And there are many other principles of good leadership, nearly all of which can be found in the scriptures. As such, the scriptures become our handbook on effective leadership. But it takes more than book knowledge to become a good leader. It takes skill. And all skills are acquired through practice and constant use. Furthermore, these skills can be learned without ever being called to a presiding position. They are learned as we interact with others. When we are able to effectively "win friends and influence people" for their good, we are being a leader. For example, a Sunday School teacher who influences those in their class to improve their spirituality is acting in the capacity of a leader. A Deacon who influences an inactive member of his quorum to become active is serving in a leadership role. Missionaries who help influence people to accept the gospel to the point where they become baptized are fulfilling their priesthood (i.e., leadership) responsibilities.
Because of this, it is necessary for priesthood holders to develop their leadership skills before they are called to preside over others. Those who wait to learn how to lead until they are put in a leadership position almost invariably waste valuable time trying to develop skills they should have already acquired. That is why men receive the priesthood first before they are called to a presiding status.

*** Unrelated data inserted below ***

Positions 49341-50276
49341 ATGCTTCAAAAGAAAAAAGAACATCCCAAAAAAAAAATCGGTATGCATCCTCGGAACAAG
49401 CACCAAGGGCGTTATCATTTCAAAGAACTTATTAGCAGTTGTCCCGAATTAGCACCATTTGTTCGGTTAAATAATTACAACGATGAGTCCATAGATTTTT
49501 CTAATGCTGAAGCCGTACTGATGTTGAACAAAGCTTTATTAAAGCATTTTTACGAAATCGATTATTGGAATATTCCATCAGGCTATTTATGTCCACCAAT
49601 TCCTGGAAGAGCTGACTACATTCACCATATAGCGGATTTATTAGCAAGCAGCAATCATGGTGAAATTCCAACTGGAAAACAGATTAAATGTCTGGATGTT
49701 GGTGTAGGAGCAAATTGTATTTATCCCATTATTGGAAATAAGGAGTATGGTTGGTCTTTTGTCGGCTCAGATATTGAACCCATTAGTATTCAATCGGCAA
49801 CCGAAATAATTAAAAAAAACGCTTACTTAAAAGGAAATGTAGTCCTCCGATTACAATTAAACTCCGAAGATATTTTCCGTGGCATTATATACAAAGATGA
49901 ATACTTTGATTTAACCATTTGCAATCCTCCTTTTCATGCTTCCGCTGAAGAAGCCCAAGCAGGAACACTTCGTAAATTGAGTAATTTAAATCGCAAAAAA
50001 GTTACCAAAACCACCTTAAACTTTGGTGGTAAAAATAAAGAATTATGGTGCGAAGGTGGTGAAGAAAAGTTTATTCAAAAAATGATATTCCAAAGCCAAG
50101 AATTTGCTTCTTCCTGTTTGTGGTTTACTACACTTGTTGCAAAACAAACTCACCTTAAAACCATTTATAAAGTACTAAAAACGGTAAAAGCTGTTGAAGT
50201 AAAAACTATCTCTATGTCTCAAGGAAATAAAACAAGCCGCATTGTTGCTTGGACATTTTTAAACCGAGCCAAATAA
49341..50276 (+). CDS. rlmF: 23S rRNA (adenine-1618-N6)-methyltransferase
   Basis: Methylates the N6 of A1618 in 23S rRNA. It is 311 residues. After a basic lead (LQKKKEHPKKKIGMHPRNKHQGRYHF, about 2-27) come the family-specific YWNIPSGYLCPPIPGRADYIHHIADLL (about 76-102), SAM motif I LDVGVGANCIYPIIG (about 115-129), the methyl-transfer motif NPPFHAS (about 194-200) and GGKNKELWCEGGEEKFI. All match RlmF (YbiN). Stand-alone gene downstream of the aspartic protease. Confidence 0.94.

At the time when a person is called to a presiding position, they are given keys which officially gives them the right to direct, control, and manage the affairs of that particular organization which they have been called to oversee. These keys are the right of presidency. But there are no keys associated with the priesthood itself because keys are only needed for administrative purposes. When someone is ordained to the priesthood, they have not been called to preside over an administrative organization, thus they don't need any keys but they have nonetheless been called to serve as a leader in God's kingdom. That is why they retain their priesthood even after they've been released from a position of presidency.
The purpose of the priesthood is to govern in the affairs of the kingdom of God. As such, the reason why God confers the priesthood upon men is to call them to service in building up His kingdom. As such it is an official calling. To honor the priesthood means to honor that call to serve. And the way a leader serves God is by is helping motivate, guide, direct, and influences others in a way that builds up the kingdom of God.